St. Thomas Evangelical Lutheran Church

3800 East Third Street

Bloomington, Indiana 47401

(812) 332-5252

Sermon for the Fourth Sunday of Advent(December 21, 2014)

Liturgical Color: Blue

Marissa Tweed, Pastoral Intern

God Doesn't Need a Box

I recently saw a picture on the internet of a decent-sized moving box, and this box was lying in a corner somewhere; flaps open, looking like it had just been tossed aside onto the floor. And inside of this box there was a small, white note and it read, "I don't fit in your box" — God.

This is the image that comes to mind for me when I read our passage from 2 Samuel for today.

We hear that when King David was all settled in his house, when all the fighting was over, he said to the prophet Nathan, 'See now, I am living in a house, but the ark of God stays in a tent. It's about time I built a house for God.'

But that same night the Lord came to Nathan and said, “Nathan, go and tell my servant David: Are you seriously considering building me a house? I have not ever lived in a house, not since the day I brought up the people of Israel out of Egypt, not to this very day. I have been moving about in a tent and a tabernacle. Wherever I have moved about among all the people of Israel, did I ever speak a word with any of the leaders, saying, 'Why have you not built me a house?'

I am the Lord God who took you from the pasture, from following sheep to be prince over my people Israel; and I have been with you wherever you have gone, through thick and thin, and never once did I need a house. I don't need a temple. I don't need a box.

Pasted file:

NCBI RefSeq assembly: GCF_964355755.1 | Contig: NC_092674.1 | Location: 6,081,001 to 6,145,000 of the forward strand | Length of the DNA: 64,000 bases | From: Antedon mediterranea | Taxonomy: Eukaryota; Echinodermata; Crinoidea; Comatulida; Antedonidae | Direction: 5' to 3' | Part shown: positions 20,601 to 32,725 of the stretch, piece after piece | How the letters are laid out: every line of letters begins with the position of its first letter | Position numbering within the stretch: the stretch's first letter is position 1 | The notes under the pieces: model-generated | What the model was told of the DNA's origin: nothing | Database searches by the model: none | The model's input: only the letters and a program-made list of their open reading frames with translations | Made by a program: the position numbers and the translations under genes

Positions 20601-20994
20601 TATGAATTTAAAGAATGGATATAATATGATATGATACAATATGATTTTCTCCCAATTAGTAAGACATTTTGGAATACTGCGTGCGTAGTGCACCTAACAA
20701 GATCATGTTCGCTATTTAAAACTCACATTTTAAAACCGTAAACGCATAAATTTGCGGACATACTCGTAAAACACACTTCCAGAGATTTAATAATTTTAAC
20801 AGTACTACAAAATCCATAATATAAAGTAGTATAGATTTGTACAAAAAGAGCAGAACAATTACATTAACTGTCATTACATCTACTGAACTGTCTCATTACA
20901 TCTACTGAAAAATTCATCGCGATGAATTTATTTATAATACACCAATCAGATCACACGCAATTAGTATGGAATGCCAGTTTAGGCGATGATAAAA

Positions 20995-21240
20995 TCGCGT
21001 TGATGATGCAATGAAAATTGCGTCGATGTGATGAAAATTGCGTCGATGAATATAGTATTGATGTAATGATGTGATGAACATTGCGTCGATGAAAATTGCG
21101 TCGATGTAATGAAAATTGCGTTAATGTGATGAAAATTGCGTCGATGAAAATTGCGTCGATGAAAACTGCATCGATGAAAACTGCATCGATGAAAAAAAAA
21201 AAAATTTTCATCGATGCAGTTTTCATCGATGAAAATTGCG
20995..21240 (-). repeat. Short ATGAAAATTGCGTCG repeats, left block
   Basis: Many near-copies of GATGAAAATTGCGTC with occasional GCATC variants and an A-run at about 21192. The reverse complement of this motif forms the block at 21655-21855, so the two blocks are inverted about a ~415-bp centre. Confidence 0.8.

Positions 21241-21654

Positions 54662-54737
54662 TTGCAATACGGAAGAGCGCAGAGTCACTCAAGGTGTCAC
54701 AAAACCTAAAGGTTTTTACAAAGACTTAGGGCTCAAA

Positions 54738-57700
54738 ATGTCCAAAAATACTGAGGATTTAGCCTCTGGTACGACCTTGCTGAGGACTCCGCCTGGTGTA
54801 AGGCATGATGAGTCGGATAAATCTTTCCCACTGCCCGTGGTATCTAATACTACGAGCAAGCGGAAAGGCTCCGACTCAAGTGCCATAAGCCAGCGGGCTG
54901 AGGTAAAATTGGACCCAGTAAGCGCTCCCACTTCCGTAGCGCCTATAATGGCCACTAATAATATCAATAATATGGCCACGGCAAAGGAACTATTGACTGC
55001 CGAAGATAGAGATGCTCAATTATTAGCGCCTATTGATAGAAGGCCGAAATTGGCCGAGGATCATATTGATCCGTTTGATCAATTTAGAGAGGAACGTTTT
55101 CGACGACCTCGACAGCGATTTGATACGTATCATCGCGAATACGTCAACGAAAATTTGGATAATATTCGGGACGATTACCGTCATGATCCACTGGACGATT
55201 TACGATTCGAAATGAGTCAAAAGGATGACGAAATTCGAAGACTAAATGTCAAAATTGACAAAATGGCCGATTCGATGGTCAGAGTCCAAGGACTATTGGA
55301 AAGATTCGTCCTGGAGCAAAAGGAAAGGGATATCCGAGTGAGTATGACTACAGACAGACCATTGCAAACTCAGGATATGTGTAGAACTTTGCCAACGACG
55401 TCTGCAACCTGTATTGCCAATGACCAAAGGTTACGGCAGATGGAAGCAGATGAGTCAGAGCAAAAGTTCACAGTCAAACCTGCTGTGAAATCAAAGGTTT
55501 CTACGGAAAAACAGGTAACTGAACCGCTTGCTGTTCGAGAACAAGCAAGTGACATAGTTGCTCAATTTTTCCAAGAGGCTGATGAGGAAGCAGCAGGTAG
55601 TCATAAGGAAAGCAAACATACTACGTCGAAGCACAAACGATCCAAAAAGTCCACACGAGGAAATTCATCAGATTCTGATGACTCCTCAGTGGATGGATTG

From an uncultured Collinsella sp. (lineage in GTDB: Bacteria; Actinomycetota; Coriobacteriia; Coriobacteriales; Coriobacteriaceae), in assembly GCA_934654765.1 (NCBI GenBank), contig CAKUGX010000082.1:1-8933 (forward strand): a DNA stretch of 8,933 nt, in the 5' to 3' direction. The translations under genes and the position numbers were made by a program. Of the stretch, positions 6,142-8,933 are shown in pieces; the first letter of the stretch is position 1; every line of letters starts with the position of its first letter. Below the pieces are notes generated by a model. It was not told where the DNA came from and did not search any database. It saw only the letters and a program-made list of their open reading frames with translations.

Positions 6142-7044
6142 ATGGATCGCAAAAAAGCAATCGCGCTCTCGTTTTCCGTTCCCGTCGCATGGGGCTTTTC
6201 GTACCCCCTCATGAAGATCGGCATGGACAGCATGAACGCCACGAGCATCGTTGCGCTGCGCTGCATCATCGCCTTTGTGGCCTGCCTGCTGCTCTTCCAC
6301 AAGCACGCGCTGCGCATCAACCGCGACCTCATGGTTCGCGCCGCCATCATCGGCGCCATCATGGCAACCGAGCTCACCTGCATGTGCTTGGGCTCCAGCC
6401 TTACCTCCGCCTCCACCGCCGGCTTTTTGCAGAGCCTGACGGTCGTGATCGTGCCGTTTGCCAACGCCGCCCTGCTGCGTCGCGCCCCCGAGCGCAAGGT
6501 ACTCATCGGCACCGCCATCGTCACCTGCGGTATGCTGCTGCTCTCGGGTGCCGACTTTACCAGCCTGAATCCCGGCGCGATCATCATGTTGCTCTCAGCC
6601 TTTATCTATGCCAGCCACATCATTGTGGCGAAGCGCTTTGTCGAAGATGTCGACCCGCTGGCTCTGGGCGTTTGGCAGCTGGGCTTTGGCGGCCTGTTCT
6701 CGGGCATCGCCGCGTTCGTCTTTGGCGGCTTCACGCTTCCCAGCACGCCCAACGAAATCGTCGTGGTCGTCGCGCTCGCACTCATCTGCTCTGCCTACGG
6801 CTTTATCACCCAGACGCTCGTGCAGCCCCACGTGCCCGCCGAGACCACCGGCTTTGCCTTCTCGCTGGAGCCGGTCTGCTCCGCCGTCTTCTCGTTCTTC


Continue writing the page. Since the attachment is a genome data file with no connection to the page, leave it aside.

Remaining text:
I am that I am.

I am the one who delivered your ancestors. I am the one who made a covenant with my people Israel. I am God, and I am with you whether or not I'm in a house. My purposes and my promises will be fulfilled whether or not there is a temple. I am going to do great things, so get ready.

In fact, David, I the Lord God am going to make YOU a house.

2 Samuel 7 is our first revelation of the messianic promise, and it happens through the establishment of the Davidic Dynasty. This promise from God is a continuation of God's love for Israel. God promises David, "I will make for you a great name, like the name of the great ones of the earth. And your house and your kingdom shall be made sure for ever before me; your throne shall be established forever."

David's house is the Davidic Dynasty.

In the verses following this passage (starting with verse 18), David responds to this divine commission...

1) First with an incredulous and humble reply, "Who am I in your sight O Lord God?" David says.

2) Second with recognition of being blessed: "O Lord God, you have spoken, and with your blessing shall the house of your servant be blessed for ever."

3) And finally David offers his >openness to God's will: And now, O Lord God, as the word that you have spoken confirm it for ever; do as you have promised.

David responds, "Yes Lord. Do as you have promised." And he praises God.

Fast forward a thousand years and God comes to Mary through the angel Gabriel. The angel has a message from God, "Mary, I am going to do great things, so get ready! I'm going to fulfill my promise to David in a most astonishing way."

The angel informs her, "You will conceive in your womb and bear a son, and you will name him Jesus. He will be great, and will be called the Son of the Most High, and the Lord God will give to him the throne of his ancestor David. He will reign over the house of Jacob for ever, and of his kingdom there will be no end."

And Mary responds to divine commission

1) First with an incredulous and humble reply, "How can this be since I am a virgin?"

2) Then Mary gives recognition of being blessed saying, "Surely from now on all generations will call me blessed."

3) And, Mary illustrates an openness to God's will: "Here am I, the servant of the Lord; let it be with me according to your word."

Mary responds, "Yes Lord. Let it be according to your word." And she praises God.

It can be risky business to be open to the will of God.